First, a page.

Climate change may have direct and/or indirect effects on many elements of Southern Plains network ecosystems, from streams and grasslands to fires and birds.
Freshwater habitats are diverse and productive ecosystems, providing habitat for aquatic plant, invertebrare, and vertebrate species, and the availability of groundwater has critical consequences for flora and fauna, as well as nutrient, water, and energy flows. Water resources in the Southwest have been strongly affected by human activity and are projected to be influenced by climate change. Climate change may have direct and/or indirect effects on streamflow and water quality and on groundwater resources. As temperature and precipitation patterns affect the abundance, type, and distribution of vegetation cover in watersheds, changes in tlood magnitude and duration, sediment loads, and water chemistry will occur. Southern Plains Network (SOPN) monitoring of surface water quantity and quality and groundwater levels will allow park managers to address issues occurring within park boundaries and will provide an index of overall watershed condition.
Changes in climate, combined with anthropogenic effects, are expected to alter the type (e.g., rain versus snow) and amount of precipitation and the seasonality of large precipitation events, with unknown implications for grassland systems. Increased drought has the possibility of altering the seasonality, severity and frequency of fire as well as post-fire regeneration. The anthropogenic effect of increased atmospheric carbon has been considered an enhancement to shrub encroachment into gruslands. Range expansions of new plant species into network parks can be expected. SOPN grassland monitoring using permanent transects was designed to ascertain broad-scale changes in vegetation (composition, cover, frequency) and soil properties in the oontext of changes in other ecological drivers, stressors, and processes, including climate.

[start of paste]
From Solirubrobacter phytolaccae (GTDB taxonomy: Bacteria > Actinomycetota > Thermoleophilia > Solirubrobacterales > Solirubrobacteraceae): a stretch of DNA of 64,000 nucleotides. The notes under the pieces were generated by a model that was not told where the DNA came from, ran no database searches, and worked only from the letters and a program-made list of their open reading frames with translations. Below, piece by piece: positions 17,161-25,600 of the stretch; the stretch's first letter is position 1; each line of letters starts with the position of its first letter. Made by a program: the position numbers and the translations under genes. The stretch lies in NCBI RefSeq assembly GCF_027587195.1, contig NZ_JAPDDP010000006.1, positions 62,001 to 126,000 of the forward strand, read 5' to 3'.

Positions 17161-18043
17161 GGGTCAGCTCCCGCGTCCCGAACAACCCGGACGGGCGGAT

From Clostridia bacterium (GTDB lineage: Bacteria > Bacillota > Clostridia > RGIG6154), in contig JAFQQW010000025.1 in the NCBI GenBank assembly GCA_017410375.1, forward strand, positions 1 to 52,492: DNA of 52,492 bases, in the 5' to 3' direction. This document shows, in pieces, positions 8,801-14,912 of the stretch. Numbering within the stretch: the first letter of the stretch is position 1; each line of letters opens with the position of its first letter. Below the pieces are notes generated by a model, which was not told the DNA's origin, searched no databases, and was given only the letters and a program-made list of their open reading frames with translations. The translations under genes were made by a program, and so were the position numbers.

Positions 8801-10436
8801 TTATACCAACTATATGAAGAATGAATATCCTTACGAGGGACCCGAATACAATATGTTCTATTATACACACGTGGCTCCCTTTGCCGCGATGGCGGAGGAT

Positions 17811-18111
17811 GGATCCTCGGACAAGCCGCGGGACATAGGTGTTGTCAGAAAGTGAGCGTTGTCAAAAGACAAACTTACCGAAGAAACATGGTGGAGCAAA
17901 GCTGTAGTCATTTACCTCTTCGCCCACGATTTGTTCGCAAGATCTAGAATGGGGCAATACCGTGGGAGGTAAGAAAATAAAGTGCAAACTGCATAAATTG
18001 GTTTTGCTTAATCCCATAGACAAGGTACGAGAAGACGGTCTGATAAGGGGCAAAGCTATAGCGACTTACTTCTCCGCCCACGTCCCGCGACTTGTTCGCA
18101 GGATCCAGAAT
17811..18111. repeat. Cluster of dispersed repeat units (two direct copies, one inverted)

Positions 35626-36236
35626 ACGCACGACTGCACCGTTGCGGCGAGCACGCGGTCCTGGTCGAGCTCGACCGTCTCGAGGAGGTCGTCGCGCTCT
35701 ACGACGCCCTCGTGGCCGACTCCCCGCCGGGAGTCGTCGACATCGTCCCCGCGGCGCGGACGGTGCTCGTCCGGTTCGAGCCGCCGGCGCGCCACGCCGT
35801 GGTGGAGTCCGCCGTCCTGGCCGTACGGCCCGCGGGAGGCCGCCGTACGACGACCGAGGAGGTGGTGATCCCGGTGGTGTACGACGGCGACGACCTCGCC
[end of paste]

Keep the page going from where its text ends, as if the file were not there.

Invasive Exotic Plants & Fire
Climatic changes are predicted to provide exotic plant species with new opportunities for invasion. Because they fragment native ecosystems, displace native plants and animals, and alter ecosystem function, invasive exotics are one of the most serious threats to natural ecosystem integrity. They can also alter fire regimes by causing fires to burn more swiftly or intensely. Several climate models predict that climate change will result in more frequent and extreme droughts that could episodically reduce water availability and soil moisture. An increase in exotic invasions, in combination with decreasing soil moisture that may accompany climate change, could set the stage for fires with the potential to dramatically impact grassland ecosystems. SOPN monitoring of invasive exotics along high- and low-risk introduction vectors provides park managers with data on early detection of these species, which should provide valuable information to help them deal with invasive plants in the face of climate change.
Because they can respond quickly to changes in resource conditions, changes in landbird populations may indicate changes in the biotic or abiotic components of the environment upon which they depend. Despite being relatively mobile, climate change may affect birds in a variety of ways. For example, it may lead to a change in the timing of migration, changes in vegetation and insect abundance (which could affect life history constraints or reproductive strategies), and shifts in the latitudinal range for some species. Bird monitoring data can be used to ascertain the overall natural condition of SOPN parks, and can provide insights into the potential consequences of ecosystem drivers, such as climatic change.
Robert Bennetts, Southern Plains I&M Network Coordinator
Capulin Volcano National Monument, P.O. Box 40, Des Moines, NM 88418. Robert_Rennets@nps.gov; phone 719-846-4663.
Prepared by the Southern Plains Notwork I&M Program, 2011.
Last updated: February 19, 2015